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Finding Aid to the Elmer E. Robinson Papers, 1935-1982 (bulk 1947-1956)
SFH 6  
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Collection Details
Table of contents What's This?
  • Access
  • Publication Rights
  • Preferred Citation
  • Provenance
  • Related Archival Collections
  • Related Materials
  • Materials Transferred
  • Materials Cataloged Separately
  • Biographical/Historical note
  • Scope and Contents
  • Arrangement

  • Title: Elmer E. Robinson Papers,
    Date (inclusive): 1935-1982
    Date (bulk): 1947-1956,
    Collection Identifier: SFH 6
    Creator: Robinson, Elmer E. (Elmer Edwin), b. 1894
    Physical Description: 9 boxes, 1 oversized folder (6.58 cubic feet)
    Contributing Institution: San Francisco History Center, San Francisco Public Library
    100 Larkin Street
    San Francisco, CA 94102
    (415) 557-4567
    Abstract: Reports, mayoral and campaign speeches, correspondence, newspaper clippings, and historical documents documenting Robinson's mayoralty, which was noted for its many building programs, including the start of redevelopment. The papers provide a snapshot of post-World War II activities and changes undertaken at City Hall.
    Physical Location: The collection is stored onsite.
    Language of Materials: Collection materials are in English.


    The collection is open for research, with photographs available during Photo Desk hours. Please call the San Francisco History Center for hours and information at 415-557-4567.

    Publication Rights

    Copyright has been assigned to the San Francisco Public Library. All requests for permission to publish or quote from manuscripts must be submitted in writing to the City Archivist. Permission for publication is given on behalf of the San Francisco Public Library as the owner of the physical items and the copyright.

    Preferred Citation

    [Identification of item], Elmer E. Robinson Papers (SFH 6), San Francisco History Center, San Francisco Public Library.


    Transferred from City Hall. An additional accession of materials was received from Elmer Robinson's granddaughter on June 4, 2009, and subsequently folded into the collection. These included scrapbooks documenting Robinson's 1947 mayoral campaign, the renovation of the Municipal Railway, and his court cases as a judge. Additional materials were received from the University of the Pacific in 2018 and added to Series 1 (Box 8).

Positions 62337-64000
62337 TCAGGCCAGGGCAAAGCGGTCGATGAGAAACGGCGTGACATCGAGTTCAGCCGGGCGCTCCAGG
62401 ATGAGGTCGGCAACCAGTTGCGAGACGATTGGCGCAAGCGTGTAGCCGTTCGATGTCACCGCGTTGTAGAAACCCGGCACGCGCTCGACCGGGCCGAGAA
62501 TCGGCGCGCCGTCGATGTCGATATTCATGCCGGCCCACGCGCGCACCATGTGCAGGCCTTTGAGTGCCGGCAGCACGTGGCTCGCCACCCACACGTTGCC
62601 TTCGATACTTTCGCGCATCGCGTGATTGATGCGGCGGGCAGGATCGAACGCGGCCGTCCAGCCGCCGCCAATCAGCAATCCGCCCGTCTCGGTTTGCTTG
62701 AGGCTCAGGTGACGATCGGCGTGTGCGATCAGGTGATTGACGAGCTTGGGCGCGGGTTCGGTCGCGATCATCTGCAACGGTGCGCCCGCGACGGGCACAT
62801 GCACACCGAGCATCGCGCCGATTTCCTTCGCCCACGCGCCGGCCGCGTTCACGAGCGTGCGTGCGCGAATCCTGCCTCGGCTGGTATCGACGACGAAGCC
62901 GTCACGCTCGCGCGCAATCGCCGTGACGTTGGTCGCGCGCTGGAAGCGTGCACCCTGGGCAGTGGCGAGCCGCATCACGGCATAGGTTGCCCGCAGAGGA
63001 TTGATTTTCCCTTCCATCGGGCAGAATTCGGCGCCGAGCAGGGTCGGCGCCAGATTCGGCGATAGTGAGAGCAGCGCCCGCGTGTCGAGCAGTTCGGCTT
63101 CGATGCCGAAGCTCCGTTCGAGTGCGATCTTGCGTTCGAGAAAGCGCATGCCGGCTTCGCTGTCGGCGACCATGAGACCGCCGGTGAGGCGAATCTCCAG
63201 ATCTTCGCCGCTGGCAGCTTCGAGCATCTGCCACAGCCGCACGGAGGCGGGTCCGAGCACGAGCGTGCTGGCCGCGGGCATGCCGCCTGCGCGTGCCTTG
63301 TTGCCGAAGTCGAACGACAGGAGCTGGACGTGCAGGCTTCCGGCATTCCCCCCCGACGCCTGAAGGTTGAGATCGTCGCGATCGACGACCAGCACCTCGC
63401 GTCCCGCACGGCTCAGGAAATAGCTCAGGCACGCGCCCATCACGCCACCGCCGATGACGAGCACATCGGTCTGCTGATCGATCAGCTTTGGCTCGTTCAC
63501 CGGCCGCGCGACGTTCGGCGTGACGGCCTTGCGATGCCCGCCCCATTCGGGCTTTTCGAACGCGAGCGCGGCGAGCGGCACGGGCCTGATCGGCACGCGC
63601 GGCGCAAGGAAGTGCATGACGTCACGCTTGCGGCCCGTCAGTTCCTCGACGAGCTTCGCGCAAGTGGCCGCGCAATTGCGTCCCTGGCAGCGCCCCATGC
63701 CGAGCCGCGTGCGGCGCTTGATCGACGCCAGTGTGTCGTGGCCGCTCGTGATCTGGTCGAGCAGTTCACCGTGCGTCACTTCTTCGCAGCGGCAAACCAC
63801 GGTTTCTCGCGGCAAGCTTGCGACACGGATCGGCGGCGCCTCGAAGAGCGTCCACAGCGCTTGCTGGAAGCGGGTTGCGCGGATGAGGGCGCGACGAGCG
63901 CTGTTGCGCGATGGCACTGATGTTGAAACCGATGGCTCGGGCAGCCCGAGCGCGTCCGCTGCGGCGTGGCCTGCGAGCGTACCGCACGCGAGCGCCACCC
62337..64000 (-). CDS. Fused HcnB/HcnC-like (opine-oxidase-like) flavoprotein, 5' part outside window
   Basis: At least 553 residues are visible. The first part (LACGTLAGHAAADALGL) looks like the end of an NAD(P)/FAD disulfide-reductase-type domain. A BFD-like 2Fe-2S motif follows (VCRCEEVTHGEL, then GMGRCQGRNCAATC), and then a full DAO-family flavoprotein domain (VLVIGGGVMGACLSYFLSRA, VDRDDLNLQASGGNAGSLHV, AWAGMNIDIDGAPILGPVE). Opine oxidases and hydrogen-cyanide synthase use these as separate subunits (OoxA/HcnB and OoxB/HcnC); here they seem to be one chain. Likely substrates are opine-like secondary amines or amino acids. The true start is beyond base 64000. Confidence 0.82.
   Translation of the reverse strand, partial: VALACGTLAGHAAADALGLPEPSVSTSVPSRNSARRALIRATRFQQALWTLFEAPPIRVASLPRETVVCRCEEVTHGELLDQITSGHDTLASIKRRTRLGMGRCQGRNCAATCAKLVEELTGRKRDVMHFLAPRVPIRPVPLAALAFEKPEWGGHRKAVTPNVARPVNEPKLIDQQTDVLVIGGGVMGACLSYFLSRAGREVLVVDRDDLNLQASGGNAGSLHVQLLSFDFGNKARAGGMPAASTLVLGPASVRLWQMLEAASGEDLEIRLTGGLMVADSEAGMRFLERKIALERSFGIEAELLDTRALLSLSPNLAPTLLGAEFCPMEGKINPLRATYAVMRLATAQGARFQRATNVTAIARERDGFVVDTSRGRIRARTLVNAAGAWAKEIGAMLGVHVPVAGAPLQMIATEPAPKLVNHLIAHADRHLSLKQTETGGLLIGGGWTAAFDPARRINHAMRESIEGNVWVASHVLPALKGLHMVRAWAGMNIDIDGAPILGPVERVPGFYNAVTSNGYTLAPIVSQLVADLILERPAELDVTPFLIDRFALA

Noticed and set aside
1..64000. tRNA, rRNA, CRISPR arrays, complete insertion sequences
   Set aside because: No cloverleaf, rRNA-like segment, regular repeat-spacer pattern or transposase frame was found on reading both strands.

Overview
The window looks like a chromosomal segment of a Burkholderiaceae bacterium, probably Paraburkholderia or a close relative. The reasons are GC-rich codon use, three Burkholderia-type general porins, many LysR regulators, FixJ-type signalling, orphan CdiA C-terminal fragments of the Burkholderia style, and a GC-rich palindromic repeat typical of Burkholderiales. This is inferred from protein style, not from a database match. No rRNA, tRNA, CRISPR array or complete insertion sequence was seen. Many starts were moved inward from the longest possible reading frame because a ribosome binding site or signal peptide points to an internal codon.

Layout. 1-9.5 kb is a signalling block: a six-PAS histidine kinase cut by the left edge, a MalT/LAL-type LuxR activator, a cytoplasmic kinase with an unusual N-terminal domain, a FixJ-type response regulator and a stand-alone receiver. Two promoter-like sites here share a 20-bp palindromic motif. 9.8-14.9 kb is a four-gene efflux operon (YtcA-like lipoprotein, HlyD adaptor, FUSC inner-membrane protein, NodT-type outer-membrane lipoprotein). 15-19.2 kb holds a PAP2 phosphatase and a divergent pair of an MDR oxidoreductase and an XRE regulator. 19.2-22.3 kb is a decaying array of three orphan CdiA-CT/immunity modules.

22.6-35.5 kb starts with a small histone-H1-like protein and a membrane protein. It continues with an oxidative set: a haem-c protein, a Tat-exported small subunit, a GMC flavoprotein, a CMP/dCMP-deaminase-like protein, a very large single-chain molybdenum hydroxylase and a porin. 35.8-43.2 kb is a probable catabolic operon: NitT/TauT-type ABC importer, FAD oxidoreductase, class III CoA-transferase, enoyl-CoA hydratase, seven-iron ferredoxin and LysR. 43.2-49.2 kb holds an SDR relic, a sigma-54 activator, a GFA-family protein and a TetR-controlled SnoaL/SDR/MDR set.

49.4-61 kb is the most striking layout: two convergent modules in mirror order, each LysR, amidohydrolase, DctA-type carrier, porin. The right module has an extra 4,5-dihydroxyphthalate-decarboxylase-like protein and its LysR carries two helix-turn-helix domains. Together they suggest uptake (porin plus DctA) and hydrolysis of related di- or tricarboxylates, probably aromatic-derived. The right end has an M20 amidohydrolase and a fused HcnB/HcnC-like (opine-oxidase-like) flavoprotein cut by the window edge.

Related Archival Collections

    Researchers are encouraged to see related collections at The Bancroft Library, University of California, Berkeley: San Francisco News-Call Bulletin Photograph Archive (approximately 200 negatives of Mayor Robinson); and Stanford University Libraries: Elmer E. Robinson Collection, 1764-1973; and Elmer E. Robinson Americana, 1765-1950 (both historical document collections created by Robinson).

    Related Materials

    Researchers are encouraged to see also the San Francisco History Center’s subject and biographical files, other Mayoral Papers, and the San Francisco Historical Photograph Collection; and to check the catalog holdings of the San Francisco Public Library for related materials. The San Francisco Historical Photograph Collection houses the San Francisco News-Call Bulletin Photograph Archive, which includes photographs documenting Robinson’s time in office.

    Materials Transferred

    Photographs were transferred to the San Francisco Historical Photograph Collection.

    Materials Cataloged Separately

    The following items were transferred to the book collection of the San Francisco Public Library: Report of the Senate Fact-Finding Committee on Un-American Activities,1970; and Ancestral Lines and Family History of Our Family, Including the Families of Robinson-Barrett, Pelet-Rahlves, Gould-Newcomb, Asbill-Graeter.

    Biographical/Historical note

    Elmer Edwin Robinson was born October 3, 1894 to Ralph and Edith Robinson in the Richmond District of San Francisco. He spent his youth near Fort Bragg where his father operated hauling and ice businesses. Robinson returned to San Francisco, working his way through night law school at the now-defunct Kent College, and was admitted to the bar in 1915. He married Doris Gould in 1917 with whom he had a daughter, Elizabeth Jane. He married twice more, to Rosemarie Kerr and later to Ora Norris.